|RX (Stick Right X axis 0V~2.8V)||TP21 ?||TP29 ?||TP21 ?||TP21 ?||TP21 ?||TP21 ?||TP18 ?||UNL||T105|
|RY (Stick Right Y axis 0V~2.8V)||TP22 ?||TP30 ?||TP22 ?||TP22 ?||TP22 ?||TP22 ?||TP19 ?||UNL||T106|
|Toshiba T6UN6EFG pin 69, unknown||TP23||N/A ?||TP23||TP23||TP23||TP20|
|Toshiba T6UN2EFG pin 68||TP24||TP24||TP31 ?||TP31 ?||TP31 ?||TP23 ?||N/A|
|Unknown (Toshiba T6UN6EFG pin 67 ?)||TP25||TP25||TP37 ?||TP37 ?||TP37 ?||TP29 ?||N/A|
|Unknown||TP36||TP36||TP44 ?||TP44 ?||TP44 ?||TP36 ?||N/A|
|PlayStation (Home Button)||TP26||TP26||TP32||TP32||TP32||TP24||N/A|
|R3 (Right Stick Press button)||TP28||TP28||TP34||TP34||TP34||TP26||N/A|
|L3 (Left Stick Press button)||TP29||TP29||TP35||TP35||TP35||TP27||N/A|
|Left (D-pad Left)||TP35||TP35||TP47||TP47||TP47||TP39||N/A|
|Down (D-pad Down)||TP42||TP42||TP48||TP48||TP48||TP40||N/A|
|Right (D-pad Right)||TP43||TP43||TP49||TP49||TP49||TP41||N/A|
|Up (D-pad Up)||TP44||TP44||TP50||TP50||TP50||TP42||N/A|
|Bluetooth module (SPI unknown 1)||S-CL ?||CON||TP74||TP47||UNL||TP23||UNL ?|
|Bluetooth module (SPI unknown 2)||S-CS ?||CON||TP75||TP48||UNL||TP24||UNL ?|
|Bluetooth module (SPI unknown 3)||S-MI ?||CON||TP76||TP49||UNL||TP25||UNL ?|
|Bluetooth module (SPI unknown 4)||S-MO ?||CON||TP77||TP50||UNL||TP26||UNL ?|
|Accelerometer Y-Axis (raw signal)||TP32||TP32||TP8||UNL||T302|
|Accelerometer X-Axis (raw signal)||TP33||TP33||TP9||UNL||T303|
|Accelerometer Z-Axis (raw signal)||TP34||TP34||TP10||UNL||T301|
|Accelerometer Y-Axis (filtered signal)||TP54 ?||TP35||TP35||TP11||UNL||T305|
|Accelerometer X-Axis (filtered signal)||TP55 ?||TP36||TP36||TP12||UNL||T306|
|Accelerometer Z-Axis (filtered signal)||TP56 ?||TP37||TP37||TP13||UNL||T304|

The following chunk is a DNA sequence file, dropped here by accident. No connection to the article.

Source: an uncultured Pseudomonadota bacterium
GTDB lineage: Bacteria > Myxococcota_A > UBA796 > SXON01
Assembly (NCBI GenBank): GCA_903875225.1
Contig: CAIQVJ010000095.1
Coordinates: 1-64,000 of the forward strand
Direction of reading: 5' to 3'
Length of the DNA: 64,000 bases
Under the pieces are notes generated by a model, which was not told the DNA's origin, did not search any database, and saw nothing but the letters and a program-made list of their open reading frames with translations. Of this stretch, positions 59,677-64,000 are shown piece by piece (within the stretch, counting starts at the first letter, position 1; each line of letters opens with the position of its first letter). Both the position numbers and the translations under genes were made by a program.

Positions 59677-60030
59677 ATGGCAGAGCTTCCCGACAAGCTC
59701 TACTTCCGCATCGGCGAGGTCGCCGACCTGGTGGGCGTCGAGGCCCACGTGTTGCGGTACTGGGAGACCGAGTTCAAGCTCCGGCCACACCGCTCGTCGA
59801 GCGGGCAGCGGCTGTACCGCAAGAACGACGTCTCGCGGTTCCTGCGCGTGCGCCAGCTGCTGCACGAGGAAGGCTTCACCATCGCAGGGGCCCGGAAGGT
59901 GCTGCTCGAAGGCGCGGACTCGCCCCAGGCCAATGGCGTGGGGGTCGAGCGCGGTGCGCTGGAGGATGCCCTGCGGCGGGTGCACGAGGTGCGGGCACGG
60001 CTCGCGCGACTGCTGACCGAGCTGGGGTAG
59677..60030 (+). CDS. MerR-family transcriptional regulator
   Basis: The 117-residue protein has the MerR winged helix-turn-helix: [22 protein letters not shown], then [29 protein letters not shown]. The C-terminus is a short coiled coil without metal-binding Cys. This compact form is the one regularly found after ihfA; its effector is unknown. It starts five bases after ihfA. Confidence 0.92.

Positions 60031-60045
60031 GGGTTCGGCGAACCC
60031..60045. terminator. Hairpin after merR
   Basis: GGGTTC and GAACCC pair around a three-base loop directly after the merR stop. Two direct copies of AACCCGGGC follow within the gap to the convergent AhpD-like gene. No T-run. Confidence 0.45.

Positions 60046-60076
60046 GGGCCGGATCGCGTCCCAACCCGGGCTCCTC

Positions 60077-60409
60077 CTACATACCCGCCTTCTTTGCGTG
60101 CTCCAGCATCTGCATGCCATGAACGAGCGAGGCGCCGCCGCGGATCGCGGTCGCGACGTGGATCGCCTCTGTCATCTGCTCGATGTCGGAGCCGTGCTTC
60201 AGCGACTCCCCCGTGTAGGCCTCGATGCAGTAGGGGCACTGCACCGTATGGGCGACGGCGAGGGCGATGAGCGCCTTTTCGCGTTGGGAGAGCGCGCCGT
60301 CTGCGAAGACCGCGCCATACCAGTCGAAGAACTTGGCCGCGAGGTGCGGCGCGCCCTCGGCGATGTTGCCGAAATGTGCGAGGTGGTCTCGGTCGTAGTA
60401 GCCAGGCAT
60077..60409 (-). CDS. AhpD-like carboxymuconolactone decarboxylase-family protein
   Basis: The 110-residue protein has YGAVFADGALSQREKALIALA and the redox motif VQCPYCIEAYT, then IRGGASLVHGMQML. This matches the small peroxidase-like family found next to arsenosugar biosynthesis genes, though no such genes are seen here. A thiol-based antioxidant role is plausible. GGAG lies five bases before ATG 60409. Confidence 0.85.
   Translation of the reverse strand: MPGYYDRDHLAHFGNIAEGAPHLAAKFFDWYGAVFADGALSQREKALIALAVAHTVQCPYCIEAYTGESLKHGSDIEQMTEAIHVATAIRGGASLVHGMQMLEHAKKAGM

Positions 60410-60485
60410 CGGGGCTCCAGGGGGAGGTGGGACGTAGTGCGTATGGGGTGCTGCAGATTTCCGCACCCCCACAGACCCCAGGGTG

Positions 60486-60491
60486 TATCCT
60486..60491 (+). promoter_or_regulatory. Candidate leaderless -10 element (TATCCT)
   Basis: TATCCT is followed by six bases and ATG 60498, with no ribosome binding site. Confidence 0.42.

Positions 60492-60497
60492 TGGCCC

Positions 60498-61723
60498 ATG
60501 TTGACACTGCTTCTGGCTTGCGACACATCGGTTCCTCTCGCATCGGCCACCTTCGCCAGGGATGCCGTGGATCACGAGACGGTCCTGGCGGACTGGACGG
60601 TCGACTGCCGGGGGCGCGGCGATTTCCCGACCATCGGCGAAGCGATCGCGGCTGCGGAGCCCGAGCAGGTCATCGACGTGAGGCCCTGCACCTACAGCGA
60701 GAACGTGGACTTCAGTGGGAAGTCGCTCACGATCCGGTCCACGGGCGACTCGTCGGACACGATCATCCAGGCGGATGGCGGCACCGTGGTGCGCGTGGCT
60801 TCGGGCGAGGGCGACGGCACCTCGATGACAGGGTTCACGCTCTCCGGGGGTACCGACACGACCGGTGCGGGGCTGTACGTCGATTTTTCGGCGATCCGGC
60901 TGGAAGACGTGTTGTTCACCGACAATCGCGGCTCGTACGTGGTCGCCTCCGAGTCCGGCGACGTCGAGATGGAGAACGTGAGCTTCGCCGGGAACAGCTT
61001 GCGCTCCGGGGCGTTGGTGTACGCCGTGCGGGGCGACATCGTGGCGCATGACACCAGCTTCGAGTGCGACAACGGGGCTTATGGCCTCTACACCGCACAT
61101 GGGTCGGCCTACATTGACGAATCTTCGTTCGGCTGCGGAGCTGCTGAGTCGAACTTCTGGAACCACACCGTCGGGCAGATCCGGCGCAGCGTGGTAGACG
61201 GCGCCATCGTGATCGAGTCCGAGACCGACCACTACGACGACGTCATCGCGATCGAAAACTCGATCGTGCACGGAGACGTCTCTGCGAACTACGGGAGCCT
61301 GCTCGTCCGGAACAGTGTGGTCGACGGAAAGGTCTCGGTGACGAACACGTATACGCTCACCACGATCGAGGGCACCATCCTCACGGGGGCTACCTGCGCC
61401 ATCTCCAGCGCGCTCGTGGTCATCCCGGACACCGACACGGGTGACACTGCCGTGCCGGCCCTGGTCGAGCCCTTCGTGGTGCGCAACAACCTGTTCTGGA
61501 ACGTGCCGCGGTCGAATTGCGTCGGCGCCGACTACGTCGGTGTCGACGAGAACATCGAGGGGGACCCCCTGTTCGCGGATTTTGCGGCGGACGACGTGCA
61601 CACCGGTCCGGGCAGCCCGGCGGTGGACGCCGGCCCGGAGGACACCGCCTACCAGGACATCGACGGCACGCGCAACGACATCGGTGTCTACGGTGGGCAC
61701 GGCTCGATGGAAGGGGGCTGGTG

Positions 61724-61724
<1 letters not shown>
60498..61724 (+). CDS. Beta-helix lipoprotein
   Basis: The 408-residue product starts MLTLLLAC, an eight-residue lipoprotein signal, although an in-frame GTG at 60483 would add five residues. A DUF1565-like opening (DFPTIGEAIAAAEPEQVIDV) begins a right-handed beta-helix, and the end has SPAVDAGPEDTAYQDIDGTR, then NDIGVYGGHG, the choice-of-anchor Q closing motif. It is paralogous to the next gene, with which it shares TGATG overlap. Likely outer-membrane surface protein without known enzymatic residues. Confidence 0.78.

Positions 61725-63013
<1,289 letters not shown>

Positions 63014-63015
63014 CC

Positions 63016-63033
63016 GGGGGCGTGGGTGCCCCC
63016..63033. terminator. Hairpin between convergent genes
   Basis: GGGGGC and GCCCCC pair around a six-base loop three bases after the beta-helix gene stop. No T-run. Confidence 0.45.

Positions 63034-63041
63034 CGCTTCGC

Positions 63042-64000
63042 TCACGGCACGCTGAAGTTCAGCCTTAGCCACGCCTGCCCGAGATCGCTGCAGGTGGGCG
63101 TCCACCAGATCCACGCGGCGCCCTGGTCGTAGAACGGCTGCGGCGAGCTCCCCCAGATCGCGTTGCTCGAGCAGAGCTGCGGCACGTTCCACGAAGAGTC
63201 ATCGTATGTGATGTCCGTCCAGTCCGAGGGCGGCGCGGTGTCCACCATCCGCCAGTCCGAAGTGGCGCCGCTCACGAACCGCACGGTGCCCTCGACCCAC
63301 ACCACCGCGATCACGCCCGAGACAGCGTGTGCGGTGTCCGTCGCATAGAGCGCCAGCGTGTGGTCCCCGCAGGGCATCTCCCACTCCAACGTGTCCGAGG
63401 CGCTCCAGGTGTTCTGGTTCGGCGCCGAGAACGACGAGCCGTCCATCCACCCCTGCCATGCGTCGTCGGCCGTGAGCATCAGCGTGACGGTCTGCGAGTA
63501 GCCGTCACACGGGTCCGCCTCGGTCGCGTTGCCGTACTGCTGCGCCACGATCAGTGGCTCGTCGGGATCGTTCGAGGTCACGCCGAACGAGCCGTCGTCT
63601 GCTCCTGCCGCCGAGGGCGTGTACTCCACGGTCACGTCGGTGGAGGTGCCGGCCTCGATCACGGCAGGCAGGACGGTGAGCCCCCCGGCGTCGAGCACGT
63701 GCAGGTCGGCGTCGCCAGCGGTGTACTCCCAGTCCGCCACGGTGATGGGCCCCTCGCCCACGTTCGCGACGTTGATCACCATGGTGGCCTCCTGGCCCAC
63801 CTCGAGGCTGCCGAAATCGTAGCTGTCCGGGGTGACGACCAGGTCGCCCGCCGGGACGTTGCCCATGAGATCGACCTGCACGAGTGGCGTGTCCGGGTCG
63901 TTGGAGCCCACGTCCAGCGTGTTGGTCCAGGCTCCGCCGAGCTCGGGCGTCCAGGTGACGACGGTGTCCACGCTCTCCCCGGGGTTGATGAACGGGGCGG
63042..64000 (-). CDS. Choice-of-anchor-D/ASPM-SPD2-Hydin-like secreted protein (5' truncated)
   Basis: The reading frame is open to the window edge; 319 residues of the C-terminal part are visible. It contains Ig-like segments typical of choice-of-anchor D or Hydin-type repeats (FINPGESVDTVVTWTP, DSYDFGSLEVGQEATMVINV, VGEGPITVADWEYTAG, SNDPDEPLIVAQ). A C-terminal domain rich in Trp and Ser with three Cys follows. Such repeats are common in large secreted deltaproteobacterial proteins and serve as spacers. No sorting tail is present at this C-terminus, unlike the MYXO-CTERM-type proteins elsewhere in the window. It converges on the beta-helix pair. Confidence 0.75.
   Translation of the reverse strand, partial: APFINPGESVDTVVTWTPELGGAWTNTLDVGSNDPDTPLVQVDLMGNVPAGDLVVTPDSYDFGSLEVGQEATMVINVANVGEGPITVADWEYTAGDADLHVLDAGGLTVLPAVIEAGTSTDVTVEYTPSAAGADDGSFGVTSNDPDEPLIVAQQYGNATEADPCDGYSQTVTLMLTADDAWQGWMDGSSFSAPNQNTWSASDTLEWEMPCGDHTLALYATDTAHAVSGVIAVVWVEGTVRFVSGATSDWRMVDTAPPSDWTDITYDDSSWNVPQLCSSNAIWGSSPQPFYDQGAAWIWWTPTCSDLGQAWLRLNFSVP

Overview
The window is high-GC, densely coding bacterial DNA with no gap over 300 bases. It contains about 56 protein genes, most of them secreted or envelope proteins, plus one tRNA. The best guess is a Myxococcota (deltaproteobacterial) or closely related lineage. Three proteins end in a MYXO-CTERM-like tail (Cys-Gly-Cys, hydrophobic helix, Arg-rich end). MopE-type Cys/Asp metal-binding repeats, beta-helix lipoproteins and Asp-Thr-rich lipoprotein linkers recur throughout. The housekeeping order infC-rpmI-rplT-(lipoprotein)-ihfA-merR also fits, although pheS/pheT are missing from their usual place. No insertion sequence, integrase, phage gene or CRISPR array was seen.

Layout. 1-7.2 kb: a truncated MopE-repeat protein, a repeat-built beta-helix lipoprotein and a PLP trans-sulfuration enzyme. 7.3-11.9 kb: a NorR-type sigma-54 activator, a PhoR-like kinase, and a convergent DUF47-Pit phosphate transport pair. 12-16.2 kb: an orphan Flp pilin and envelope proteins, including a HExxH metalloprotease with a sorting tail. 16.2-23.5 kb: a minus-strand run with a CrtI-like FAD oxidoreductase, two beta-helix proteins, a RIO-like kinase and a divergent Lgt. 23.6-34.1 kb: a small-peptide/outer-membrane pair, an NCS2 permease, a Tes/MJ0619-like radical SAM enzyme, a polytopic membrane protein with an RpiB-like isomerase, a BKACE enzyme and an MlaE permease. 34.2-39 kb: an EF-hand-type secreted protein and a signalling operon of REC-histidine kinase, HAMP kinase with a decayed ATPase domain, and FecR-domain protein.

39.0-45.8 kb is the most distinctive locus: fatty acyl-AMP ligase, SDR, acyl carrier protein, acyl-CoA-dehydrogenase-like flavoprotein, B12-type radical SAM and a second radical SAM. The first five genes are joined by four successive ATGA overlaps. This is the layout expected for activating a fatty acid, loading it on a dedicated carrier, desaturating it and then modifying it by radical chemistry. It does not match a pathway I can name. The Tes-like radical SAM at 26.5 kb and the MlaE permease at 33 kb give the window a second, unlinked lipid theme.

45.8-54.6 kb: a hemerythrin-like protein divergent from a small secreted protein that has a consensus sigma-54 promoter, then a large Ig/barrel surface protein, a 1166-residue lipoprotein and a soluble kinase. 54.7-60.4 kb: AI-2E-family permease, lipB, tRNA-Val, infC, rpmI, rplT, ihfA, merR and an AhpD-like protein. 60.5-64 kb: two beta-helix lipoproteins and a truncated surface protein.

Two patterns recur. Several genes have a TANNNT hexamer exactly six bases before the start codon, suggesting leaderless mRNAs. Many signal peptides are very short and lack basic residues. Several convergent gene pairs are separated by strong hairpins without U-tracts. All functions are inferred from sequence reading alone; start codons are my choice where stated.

|Gyroscope (filtered signal)||TP40||TP40||TP33|
|Gyroscope (raw signal)||TP26 ?||TP41||TP41||TP34|
|Enable Small motor||TP54||N/A||N/A|
|Enable Big motor||TP15||N/A||N/A|
Ribbon Circuit Boards
For any arcade stick builders soldering to the vias on the PCB board (in the models where there are no testpoints availables) isn't exactly the easiest thing to do, using the copper contacts for the ribbon board is really the best option. In some board models (VX3, VX4, VX5, VX6, VX8) the copper contacts are covered by a black carbon material that needs to be removed if these spots are to be used to solder in them, this can be done with an X-acto knife or some fine sandpaper, just be careful and when you get to the shiny copper, STOP, you're done. Tin it up with some solder and there are your spots to use. Try and use a 30awg wire, or 28awg at the largest, and make sure to secure the wiring with some hot glue after you make the connection, but don't glue over the solder joint you just made, secure the wire to the board back from the solder joint, in case you ever have to get to it again for any reason.